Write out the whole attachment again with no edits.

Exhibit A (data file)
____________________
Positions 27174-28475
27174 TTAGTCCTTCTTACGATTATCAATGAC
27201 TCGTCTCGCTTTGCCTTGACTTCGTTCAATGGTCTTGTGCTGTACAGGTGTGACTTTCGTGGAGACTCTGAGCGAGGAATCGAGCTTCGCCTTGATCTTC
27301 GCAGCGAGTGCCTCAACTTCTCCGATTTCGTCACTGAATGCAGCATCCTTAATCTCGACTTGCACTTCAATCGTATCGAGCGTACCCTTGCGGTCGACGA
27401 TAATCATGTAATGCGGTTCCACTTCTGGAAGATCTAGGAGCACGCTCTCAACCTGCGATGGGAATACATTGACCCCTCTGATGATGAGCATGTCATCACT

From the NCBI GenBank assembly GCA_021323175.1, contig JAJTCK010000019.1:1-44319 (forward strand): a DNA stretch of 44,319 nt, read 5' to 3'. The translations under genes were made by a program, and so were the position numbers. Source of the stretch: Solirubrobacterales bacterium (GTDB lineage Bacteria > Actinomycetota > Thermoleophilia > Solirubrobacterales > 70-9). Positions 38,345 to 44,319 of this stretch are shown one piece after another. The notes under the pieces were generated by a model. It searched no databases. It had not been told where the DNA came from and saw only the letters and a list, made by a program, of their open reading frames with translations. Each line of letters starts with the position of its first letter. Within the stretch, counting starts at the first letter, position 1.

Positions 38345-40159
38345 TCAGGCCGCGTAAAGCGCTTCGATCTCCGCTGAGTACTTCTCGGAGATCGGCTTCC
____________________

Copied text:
Positions 27174-28475
27174 TTAGTCCTTCTTACGATTATCAATGAC
27201 TCGTCTCGCTTTGCCTTGACTTCGTTCAATGGTCTTGTGCTGTACAGGTGTGACTTTCGTGGAGACTCTGAGCGAGGAATCGAGCTTCGCCTTGATCTTC
27301 GCAGCGAGTGCCTCAACTTCTCCGATTTCGTCACTGAATGCAGCATCCTTAATCTCGACTTGCACTTCAATCGTATCGAGCGTACCCTTGCGGTCGACGA
27401 TAATCATGTAATGCGGTTCCACTTCTGGAAGATCTAGGAGCACGCTCTCAACCTGCGATGGGAATACATTGACCCCTCTGATGATGAGCATGTCATCACT

From the NCBI GenBank assembly GCA_021323175.1, contig JAJTCK010000019.1:1-44319 (forward strand): a DNA stretch of 44,319 nt, read 5' to 3'. The translations under genes were made by a program, and so were the position numbers. Source of the stretch: Solirubrobacterales bacterium (GTDB lineage Bacteria > Actinomycetota > Thermoleophilia > Solirubrobacterales > 70-9). Positions 38,345 to 44,319 of this stretch are shown one piece after another. The notes under the pieces were generated by a model. It searched no databases. It had not been told where the DNA came from and saw only the letters and a list, made by a program, of their open reading frames with translations. Each line of letters starts with the position of its first letter. Within the stretch, counting starts at the first letter, position 1.

Positions 38345-40159
38345 TCAGGCCGCGTAAAGCGCTTCGATCTCCGCTGAGTACTTCTCGGAGATCGGCTTCC